A Classic Year: 4.0 His Natural Life by Marcus Clarke

term_natural_life.jpgFor the Term of His Natural Life Marcus Clarke 1872

Well, it didn't take long to fall off the treadmill of this reading challenge. By the end of the first month I'm now a week behind, having only just started this novel when I really should be finishing. I put it down to the weather and five days in Tasmania, and now some health problems in the family have distracted me. The one saving grace is that the next few works in the Challenge are either short stories or poems, giving me the chance to catch up.

The first question that arises with this novel is: what's with the title? Gleeson-White refers to it as His Natural Life and yet my copy (cover reproduced above) has it as For the Term of His Natural Life. Frankly, this second title is the one that I've always known the book by, and it's the one that I prefer. A check on Austlit shows the note that this book has appeared in at least 15 different versions. As well as the two titles mentioned, one edition out of the UK was published with the title Men in Chains, which sounds rather risque. With so many variations about it's little wonder that the book's title should differ from time to time.

First serialised in "The Australian Journal" in 27 monthly instalments from March 1870 to June 1872 (except for November 1871), the novel was first published in one volume, by George Robertson, in 1874 in Melbourne. A year later it appeared in London in three volumes with some "stylistic alterations and revisions from in-house editing", according to Austlit. Read into that what you will. From then on, it has been almost continually in print in Australia, and has been published in New York, by Harper and Brothers; in the UK again in 1952 from Oxford University Press; in a Chinese edition in 1985; and serialised in a number of newspapers in Australia.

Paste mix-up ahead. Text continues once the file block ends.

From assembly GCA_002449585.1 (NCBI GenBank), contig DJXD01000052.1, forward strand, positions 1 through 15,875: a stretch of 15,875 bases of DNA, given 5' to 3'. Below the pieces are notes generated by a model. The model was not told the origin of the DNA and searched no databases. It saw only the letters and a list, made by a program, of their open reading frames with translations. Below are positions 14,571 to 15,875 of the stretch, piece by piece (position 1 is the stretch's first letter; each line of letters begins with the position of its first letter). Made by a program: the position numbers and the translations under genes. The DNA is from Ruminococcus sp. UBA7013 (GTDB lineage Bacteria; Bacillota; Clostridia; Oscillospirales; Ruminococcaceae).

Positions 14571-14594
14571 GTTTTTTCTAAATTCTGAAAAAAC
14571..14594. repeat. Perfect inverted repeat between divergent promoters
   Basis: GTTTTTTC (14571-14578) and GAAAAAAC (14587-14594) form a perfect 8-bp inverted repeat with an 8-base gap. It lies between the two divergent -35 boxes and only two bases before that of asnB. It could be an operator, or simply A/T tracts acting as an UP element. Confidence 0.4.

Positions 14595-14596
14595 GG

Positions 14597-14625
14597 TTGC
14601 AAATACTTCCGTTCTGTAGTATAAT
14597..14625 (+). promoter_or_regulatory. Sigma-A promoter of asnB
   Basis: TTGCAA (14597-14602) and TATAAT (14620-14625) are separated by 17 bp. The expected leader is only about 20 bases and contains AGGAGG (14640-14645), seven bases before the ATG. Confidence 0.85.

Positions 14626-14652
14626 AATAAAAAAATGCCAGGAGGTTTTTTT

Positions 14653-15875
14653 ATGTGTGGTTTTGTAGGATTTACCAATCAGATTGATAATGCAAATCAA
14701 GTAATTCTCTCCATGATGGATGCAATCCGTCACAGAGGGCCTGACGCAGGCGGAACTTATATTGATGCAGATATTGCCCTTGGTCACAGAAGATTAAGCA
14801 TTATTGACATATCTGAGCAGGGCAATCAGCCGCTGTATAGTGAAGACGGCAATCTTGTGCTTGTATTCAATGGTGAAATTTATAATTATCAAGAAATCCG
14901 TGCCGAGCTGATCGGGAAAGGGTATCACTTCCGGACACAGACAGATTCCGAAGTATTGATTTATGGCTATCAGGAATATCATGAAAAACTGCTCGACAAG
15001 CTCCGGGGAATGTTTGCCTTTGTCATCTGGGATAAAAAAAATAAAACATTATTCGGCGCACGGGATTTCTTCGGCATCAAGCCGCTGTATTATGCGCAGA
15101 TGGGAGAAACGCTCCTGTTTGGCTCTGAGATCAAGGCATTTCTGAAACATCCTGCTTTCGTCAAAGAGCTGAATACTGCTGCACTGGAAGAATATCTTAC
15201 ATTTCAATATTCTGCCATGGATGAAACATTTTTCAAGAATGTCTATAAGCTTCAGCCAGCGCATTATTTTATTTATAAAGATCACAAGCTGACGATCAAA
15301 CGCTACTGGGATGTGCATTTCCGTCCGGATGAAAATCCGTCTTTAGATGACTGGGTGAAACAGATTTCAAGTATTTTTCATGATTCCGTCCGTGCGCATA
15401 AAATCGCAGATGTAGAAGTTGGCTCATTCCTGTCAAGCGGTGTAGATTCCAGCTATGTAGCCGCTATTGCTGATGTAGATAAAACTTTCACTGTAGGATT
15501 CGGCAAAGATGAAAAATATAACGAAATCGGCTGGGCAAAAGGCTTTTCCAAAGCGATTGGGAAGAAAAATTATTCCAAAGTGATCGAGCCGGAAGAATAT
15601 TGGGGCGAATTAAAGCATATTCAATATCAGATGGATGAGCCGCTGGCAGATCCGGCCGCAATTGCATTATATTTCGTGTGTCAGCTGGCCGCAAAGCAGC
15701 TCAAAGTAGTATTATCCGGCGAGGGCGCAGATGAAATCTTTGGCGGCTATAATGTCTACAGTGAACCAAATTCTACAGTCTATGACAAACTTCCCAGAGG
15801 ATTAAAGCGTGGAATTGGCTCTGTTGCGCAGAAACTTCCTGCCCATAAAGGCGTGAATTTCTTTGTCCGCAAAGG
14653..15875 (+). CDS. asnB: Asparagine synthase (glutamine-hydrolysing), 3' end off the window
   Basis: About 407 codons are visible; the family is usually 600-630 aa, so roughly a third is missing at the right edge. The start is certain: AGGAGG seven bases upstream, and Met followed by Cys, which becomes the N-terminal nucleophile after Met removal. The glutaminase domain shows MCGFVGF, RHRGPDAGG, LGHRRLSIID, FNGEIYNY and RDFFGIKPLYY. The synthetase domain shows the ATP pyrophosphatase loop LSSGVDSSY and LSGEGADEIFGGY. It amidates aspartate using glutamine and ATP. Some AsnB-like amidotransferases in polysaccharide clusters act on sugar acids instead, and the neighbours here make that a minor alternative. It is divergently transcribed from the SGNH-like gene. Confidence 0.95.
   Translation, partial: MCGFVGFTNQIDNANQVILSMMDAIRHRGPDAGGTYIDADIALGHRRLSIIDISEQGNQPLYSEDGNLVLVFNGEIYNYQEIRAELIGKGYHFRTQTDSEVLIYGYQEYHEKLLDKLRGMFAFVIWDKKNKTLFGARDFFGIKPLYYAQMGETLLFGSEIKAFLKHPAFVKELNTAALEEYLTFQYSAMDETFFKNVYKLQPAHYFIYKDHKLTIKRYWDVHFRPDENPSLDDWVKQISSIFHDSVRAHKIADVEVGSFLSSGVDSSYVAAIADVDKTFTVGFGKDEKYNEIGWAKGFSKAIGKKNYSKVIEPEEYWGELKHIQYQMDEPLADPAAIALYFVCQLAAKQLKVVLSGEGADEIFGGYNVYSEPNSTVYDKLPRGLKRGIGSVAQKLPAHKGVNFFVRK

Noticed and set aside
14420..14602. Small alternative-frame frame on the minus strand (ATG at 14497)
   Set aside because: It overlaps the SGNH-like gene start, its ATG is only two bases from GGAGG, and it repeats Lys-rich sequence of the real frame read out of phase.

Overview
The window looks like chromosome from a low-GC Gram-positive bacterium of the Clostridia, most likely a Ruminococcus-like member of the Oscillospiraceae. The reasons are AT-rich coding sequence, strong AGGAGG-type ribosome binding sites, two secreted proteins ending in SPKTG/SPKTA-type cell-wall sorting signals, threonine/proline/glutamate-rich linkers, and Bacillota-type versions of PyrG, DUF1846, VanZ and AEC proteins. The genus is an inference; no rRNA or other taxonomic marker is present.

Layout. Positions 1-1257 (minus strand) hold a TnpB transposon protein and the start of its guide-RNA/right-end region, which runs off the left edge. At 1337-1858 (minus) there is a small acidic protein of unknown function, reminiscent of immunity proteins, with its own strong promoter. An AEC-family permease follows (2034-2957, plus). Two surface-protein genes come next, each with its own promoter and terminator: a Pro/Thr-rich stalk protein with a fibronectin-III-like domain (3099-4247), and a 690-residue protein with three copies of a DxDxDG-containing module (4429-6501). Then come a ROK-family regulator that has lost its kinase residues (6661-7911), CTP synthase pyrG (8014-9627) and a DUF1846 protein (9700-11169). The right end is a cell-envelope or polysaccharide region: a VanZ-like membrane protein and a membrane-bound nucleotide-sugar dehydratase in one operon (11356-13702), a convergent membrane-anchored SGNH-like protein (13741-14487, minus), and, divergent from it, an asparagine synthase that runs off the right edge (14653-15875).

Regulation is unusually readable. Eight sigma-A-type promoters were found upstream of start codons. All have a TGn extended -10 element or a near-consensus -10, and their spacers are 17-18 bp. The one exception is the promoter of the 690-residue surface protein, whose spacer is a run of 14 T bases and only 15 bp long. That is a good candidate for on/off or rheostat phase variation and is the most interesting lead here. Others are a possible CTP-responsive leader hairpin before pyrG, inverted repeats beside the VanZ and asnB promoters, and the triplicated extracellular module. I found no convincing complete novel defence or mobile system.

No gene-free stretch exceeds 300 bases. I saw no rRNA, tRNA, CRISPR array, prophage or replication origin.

The novel tells the story of Richard Devine, alias Rufus Dawes, who is falsely accused of robbery and transported as a convict from England to Australia; firstly to Macquarie Harbour, and then to Port Arthur and Norfolk Island. Clarke's work has been described as one of the most significant and most famous nineteenth-century Australian novels.

Photo of Marcus Clarke
Founders of our Literature: Marcus Clarke
The Cambridge History of English and American Literature entry
Australian Dictionary of Bibliography entry
Full-text PDF ebook
Project Gutenberg text

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This page contains a single entry by Perry Middlemiss published on January 31, 2008 9:44 PM.

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